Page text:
Introduction In this report an in depth analysis was undertaken to identify the SSHE principles conducted on the findings and relevance from case ‘Inspector Petar Ankucic v Drake Personnel Limited, t/as Drake  NSWIRComm 157’ on the 25th of November 1997. A brief introduction to the cases established the defendant Drake Personnel Limited liable for the injuries sustained by labourer employee Michael Stephen Douglas whom was carrying our duties at Warman Industrial a specialist designer and manufacturer of slurry pumps. The employee was contracted to perform packing duties and the role of a general store person. Douglas was a holidaying resident from the United Kingdom and was employed by Drake Personnel in various companies performing …show more content…
The key issue established was the labourer acquired for the position did not meet the experience or qualification needed to perform these duties. A period of approximately two to three weeks had passed while during this period the employer did not engage into the relevant training required to perform the duties instead turned a blind eye to the safety and welfare of its employee. A match between previous experience and required duties was not correctly established which eventually concluded in a severe injury. The employer was aware of duties required to be performed at the workplace but had indicated to its employee that the array of duties would be of similar nature to his expertise of forklift operation, understandable the employee was bound by his position to not refuse work and carry out his required obligation to received a weekly wage although he was incapable of the required skills needed. (Saluzinsky, …show more content…
Another aspect of formal training that was not provided was the identification of surrounding dangers involved with the operation of the saw or the manual removal of the sawdust from the housing saw cabinet. Due to the saw recently being installed in the factory premises no identification was address regarding the use of the saw. The saw was factory fitted with sawdust extractor vents to eliminate the periodic manual removal although this system was not installed at the Warman workplace. Drake Personnel has failed to enforce a cease work action to not operating woodworking machinery at the Warman workplace until formal training or instruction was provided to Douglas. The training would ensure a detailed understanding of the machinery and its operation, the correct use of the machinery and the required actions to be performed as use of the machinery on a daily basis. (Wales,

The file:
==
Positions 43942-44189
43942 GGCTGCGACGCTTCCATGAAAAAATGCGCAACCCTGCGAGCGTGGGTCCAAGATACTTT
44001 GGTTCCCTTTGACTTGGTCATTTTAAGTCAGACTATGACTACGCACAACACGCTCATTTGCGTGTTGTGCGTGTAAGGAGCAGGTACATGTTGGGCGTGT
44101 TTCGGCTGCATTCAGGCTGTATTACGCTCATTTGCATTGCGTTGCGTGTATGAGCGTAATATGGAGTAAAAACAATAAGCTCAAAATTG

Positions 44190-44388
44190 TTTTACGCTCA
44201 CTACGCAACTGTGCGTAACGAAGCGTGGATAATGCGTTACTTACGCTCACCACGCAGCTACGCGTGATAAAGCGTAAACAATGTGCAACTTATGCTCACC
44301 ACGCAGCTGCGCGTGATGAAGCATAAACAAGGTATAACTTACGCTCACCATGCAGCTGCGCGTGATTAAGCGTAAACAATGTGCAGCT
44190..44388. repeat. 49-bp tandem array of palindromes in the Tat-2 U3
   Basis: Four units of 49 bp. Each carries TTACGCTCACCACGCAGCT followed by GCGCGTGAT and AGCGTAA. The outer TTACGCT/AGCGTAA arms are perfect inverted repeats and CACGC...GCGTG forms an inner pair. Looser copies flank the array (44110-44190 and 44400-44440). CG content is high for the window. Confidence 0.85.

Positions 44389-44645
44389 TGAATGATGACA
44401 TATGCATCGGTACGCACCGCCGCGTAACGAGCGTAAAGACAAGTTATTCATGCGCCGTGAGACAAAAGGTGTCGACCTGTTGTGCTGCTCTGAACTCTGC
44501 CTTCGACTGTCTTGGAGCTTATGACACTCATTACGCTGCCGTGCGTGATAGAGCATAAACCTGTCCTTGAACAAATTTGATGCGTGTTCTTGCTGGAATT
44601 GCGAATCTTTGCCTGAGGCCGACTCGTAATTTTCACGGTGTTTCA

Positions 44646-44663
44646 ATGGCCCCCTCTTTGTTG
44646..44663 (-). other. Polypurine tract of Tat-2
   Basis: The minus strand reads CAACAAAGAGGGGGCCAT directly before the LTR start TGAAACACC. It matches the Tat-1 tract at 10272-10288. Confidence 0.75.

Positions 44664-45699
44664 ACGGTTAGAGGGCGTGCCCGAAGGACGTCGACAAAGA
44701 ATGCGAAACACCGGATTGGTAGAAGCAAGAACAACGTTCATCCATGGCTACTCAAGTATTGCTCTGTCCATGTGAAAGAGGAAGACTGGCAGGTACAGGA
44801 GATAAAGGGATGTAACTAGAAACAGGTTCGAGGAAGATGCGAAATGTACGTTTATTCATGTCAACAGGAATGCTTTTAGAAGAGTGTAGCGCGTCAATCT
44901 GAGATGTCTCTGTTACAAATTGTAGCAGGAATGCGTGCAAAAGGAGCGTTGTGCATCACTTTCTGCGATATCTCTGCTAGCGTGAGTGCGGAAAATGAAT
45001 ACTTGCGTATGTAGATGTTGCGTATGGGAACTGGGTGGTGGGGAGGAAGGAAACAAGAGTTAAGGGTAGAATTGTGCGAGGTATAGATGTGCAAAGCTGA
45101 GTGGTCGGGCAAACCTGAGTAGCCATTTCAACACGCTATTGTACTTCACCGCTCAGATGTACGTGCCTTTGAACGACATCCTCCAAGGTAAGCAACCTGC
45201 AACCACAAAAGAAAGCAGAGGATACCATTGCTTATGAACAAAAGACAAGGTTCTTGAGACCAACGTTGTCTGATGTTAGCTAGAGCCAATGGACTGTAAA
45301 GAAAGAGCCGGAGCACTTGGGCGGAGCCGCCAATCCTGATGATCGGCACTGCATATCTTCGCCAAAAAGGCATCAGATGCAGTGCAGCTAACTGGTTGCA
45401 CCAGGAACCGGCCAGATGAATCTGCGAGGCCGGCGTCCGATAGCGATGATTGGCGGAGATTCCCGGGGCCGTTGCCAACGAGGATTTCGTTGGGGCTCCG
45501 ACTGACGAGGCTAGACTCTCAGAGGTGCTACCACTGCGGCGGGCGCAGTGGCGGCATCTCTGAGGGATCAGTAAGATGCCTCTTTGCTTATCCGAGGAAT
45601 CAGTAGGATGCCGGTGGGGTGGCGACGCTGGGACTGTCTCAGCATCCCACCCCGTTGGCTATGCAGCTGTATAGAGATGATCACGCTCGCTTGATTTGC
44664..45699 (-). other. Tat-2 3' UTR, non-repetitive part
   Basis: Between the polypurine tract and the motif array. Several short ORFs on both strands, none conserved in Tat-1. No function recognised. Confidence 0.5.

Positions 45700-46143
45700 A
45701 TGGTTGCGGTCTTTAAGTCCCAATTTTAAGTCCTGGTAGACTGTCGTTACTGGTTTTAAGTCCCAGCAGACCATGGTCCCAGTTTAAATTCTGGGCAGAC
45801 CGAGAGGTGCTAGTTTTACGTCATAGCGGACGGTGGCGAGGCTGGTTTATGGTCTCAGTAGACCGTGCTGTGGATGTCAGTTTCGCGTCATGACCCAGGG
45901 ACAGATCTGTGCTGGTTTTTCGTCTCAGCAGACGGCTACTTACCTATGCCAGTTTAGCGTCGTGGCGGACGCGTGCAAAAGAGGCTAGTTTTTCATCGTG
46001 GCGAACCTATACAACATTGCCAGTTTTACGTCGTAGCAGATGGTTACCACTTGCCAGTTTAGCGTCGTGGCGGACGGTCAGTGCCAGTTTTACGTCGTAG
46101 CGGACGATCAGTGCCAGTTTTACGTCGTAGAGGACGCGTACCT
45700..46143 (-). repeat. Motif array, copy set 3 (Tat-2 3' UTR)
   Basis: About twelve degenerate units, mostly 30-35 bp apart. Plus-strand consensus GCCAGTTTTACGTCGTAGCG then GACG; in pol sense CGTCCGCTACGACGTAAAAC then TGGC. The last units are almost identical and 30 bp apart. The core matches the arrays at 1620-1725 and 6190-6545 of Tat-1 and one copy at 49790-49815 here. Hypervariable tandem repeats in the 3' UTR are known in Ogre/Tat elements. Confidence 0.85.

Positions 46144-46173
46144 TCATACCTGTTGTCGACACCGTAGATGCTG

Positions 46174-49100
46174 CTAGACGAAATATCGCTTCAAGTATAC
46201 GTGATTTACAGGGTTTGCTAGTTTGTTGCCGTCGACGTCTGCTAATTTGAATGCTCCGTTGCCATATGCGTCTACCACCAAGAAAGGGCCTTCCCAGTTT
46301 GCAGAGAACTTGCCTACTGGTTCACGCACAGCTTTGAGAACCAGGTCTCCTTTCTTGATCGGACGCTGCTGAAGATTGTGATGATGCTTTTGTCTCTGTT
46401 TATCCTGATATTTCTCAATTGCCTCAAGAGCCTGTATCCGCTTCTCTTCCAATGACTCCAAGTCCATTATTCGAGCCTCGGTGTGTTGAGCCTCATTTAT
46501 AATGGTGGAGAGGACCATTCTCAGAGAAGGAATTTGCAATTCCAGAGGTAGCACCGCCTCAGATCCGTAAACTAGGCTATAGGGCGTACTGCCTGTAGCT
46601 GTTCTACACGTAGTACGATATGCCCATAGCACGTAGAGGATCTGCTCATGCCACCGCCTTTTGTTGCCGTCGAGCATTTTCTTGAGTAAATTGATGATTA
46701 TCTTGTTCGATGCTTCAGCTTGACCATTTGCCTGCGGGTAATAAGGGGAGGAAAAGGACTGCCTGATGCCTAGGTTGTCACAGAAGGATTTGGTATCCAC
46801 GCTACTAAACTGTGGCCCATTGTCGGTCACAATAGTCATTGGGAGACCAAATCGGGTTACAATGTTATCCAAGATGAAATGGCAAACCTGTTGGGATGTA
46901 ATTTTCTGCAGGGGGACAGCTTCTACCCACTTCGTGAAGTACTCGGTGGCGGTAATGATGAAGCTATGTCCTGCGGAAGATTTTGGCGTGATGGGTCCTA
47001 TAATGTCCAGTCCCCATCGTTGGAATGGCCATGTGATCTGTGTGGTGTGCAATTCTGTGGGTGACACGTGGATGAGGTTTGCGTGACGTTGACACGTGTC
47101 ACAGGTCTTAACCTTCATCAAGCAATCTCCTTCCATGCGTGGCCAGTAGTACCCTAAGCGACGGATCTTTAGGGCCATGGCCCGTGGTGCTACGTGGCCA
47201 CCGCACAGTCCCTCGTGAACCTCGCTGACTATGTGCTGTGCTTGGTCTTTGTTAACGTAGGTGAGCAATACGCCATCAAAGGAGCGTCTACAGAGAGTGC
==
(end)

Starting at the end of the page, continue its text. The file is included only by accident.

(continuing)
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...e Court under Title VII of the Civil Rights Act of 1964 in Harris v. Forklift Systems, Inc. (1994), and the employer can be held vicariously liable under the standards of Burlington Industries, Inc. v. Ellerth (1998), so she should prevail in her case against her employer.
The main purpose of this Essay is to advise the parties as to any potential liability in tort and under the protection from Harassment Act 1997, also to find out the particulars of the case and list the points that are necessary in order for someone be found guilty.
Pursuant to section 561 of the Workers’ Compensation and Rehabilitation Act 2003 (the Act), the Prosecution counsel seeks an appeal to the Industrial Court of Queensland, from the decision of the Industrial Magistrates Court given on 11/10/2017.
They’re a lot of cattle anyway.” This reflects negatively on the neglect and passivity of factory owners and inspectors because of their unwillingness to protect the safety and wellbeing of factory owners.Within the same document, it Mr. H.F.J Porter mentioned that “There are only two or three factories in the city where fire drills are in use. In some of them where I have installed the system myself, the owners have discontinued it.” This is yet again another example of how neglectful factory regulators can be to employees and that they pay little attention to their health just to earn money in an easier but cruel way. Employees on the other hand, form unions to rebel against poor conditions, low pay, and long work hours. The employees also went on strike. They knew that they needed to prevent themselves and other employees from falling into the trap of harsh conditions of factories. The owners eventually raised their pay and shortened hours, but did not improve the working conditions of the